Russia to cancel Gazprom’s liquefied gas export monopoly
Liberalizing liquefied natural gas (LNG) exports will take place on a legislative level once Novatek and Rosneft reach preliminary agreements with their international partners, according to Arkady Dvorkovich, the Deputy Prime Minister in charge of fuel and energy. He predicted the changes would take place this year.
The government insists that the introduction of Novatek and Rosneft to overseas LNG markets shouldn't hurt Gazprom. The Ministry of Energy had proposed earlier that Gazprom’s rivals should be free to operate in all regions except Europe.
But then Dvorkovich announced a different option: “We want to be certain that we are not creating competition for Gazprom in specific markets; we will do that [cancel the monopoly] only with regard to agreements that we will see with our own eyes.”
These are not legally binding contracts he was talking about, but rather agreements between companies and customers expressing “readiness to buy gas at a given price.”
Novatek and Rosneft are engaged in active negotiations with their partners in Japan, China, South Korea and other Asia-Pacific countries, Dvorkovich said in May.
Under those conditions, the repeal of the monopoly would only extend to individual agreements rather than to entire markets or LNG exports as a whole, a source in the government explained.
Novatek CEO, Leonid Michelson, said in March that his company was “at an advanced stage of negotiations with future buyers of LNG, with 80 percent of contracts meeting its requirements and ready to be signed.”
Novatek announced that LNG contract talks were progressing successfully and that the company preferred Asia-Pacific countries. “We expect to provide all information required for LNG export liberalization in the nearest future,” the company said. Rosneft refused to comment.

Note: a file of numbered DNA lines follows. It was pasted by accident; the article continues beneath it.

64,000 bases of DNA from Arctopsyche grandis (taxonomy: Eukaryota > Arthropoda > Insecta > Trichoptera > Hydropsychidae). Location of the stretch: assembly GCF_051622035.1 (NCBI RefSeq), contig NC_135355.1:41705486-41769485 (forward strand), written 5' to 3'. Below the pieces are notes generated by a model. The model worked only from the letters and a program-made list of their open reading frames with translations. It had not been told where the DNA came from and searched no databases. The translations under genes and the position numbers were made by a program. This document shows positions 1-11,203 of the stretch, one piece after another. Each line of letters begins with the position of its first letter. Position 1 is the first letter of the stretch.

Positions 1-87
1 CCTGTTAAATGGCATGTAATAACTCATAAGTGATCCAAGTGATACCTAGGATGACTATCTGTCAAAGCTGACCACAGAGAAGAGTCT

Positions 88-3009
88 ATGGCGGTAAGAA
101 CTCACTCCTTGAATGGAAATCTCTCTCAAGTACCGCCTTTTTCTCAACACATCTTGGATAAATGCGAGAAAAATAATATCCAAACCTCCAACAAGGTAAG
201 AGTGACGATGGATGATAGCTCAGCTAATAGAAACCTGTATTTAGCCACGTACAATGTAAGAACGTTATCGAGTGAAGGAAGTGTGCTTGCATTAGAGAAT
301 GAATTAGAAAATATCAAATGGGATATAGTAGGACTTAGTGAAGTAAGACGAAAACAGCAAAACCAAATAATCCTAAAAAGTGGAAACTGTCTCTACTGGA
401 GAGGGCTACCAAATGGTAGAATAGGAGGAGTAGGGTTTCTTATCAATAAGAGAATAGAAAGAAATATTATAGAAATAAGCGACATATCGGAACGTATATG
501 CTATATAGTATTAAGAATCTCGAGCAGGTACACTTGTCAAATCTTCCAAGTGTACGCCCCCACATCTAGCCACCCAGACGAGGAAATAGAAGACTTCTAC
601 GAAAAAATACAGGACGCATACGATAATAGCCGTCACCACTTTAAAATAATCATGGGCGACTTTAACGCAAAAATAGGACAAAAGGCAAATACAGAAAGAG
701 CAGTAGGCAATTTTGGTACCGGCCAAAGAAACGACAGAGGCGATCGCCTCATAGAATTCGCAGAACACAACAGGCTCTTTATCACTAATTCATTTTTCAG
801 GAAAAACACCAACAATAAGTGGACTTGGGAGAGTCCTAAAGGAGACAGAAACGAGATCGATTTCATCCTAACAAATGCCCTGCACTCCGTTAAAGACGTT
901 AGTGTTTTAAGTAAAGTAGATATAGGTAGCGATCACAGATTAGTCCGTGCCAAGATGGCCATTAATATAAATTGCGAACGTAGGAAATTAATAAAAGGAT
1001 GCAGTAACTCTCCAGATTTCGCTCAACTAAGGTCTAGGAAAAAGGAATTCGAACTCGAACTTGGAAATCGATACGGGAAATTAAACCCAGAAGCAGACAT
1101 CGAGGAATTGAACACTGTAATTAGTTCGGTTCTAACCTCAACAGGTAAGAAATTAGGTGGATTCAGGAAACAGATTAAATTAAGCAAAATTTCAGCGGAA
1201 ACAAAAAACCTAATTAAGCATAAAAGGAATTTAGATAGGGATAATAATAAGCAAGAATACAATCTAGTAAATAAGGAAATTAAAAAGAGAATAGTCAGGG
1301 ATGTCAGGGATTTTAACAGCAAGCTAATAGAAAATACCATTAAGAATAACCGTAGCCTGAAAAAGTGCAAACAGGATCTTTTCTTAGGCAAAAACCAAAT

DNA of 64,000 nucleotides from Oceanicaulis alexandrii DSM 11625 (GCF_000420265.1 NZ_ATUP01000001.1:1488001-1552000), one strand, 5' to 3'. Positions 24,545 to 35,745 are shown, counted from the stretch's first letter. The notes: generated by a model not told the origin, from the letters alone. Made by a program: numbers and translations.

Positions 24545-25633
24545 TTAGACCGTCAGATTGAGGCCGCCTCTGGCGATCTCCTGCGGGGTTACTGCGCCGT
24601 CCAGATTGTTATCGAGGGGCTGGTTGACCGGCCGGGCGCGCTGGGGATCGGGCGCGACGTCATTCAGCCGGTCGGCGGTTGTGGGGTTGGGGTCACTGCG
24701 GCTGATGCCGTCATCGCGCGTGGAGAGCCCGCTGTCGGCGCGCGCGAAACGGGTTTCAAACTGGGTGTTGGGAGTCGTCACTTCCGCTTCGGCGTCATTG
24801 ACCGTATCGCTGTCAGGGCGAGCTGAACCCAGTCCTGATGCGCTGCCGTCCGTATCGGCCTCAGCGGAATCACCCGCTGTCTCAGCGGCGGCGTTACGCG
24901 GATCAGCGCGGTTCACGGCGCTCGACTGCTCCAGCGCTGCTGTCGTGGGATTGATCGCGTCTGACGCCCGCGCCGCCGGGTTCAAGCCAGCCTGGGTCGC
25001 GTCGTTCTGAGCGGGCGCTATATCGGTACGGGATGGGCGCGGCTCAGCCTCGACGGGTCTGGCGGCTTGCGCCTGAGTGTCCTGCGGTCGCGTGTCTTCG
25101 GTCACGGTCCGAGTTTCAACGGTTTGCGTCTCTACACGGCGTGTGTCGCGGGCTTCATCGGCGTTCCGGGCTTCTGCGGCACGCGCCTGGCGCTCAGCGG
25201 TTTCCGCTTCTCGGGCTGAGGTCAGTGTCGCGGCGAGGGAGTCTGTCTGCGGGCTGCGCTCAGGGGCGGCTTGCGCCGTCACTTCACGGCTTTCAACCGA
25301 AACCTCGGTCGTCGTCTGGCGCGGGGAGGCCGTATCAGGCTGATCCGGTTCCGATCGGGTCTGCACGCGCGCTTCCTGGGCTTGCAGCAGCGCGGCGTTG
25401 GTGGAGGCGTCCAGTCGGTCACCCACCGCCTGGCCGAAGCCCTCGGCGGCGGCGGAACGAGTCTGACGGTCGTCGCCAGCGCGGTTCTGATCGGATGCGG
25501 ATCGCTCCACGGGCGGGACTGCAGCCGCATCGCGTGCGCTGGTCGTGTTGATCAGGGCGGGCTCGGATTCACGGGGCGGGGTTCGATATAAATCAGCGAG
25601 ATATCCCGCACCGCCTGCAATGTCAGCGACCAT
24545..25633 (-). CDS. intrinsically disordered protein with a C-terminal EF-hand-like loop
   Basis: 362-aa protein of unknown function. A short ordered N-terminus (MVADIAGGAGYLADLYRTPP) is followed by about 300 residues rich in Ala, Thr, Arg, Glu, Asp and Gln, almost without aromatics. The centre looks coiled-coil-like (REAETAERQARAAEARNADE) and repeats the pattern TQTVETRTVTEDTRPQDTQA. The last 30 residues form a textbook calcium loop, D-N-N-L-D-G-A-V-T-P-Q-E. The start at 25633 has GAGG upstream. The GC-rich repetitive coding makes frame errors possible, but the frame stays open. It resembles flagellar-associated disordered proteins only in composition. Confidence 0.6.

“If Russian companies fail to get a foothold in Asia now, it will be invaded by the Australians and the Americans, and they will have to operate in a fairly competitive market,” said Vasily Tanurkov, an analyst at Veles Capital.
Australia is expected to launch LNG production facilities in 2015. The United States doesn’t have gas-liquefying capacity yet, but two projects have already secured government export approvals (15 more projects are under review).
In the long term, intensified competition will affect prices, but no price declines are expected within the next 10 to 15 years.
Tanurkov noted that current developments could indirectly affect Europe too. “For instance, if Qatar finds it’s no longer profitable for it to supply natural gas to Asia, it could switch excess amounts to Europe. This would slightly increase competition for Gazprom,” the analyst said.
Gazprom has held a gas export monopoly since 2006. First Novatek and then Rosneft last year raised the issue of liberalizing LNG supplies. That said, Gazprom owns Russia’s only existing liquefying plant as part of the Sakhalin-2 project (with a capacity of around 10 million tons).
Novatek should make a final investment decision on its Yamal LNG project in 2013 (the launch of the first stage with a capacity of 5.5 million tons is scheduled for the end of 2016, with total capacity of around 17 million tons).
For their part, Rosneft have, together with ExxonMobil, announced plans for an LNG plant in Sakhalin or Khabarovsk (with a capacity of 10 million tons and scheduled for launch in 2018).
At the same time, Gazprom has a more advanced project planned for Vladivostok, for which an investment decision has already been made. The plant comprises three stages of 5 million tons per annum each, to be commissioned in 2018.
Gazprom has not abandoned plans to liquefy gas from the Shtokman field either (set for completion after 2019).
East European Gas Analysis head, Mikhail Korchemkin, believes that Rosneft’s project has the best shot at success. He explained that Yamal LNG could only supply gas to Asia between four and six months a year because of navigation constraints.
At the same time, the cost of gas production at Gazprom’s Vladivostok LNG could end up being higher than its competitors’, with the project eventually requiring government subsidies.
The expert said that expansion of the existing Sakhalin-2 LNG plant is another “feasible project.”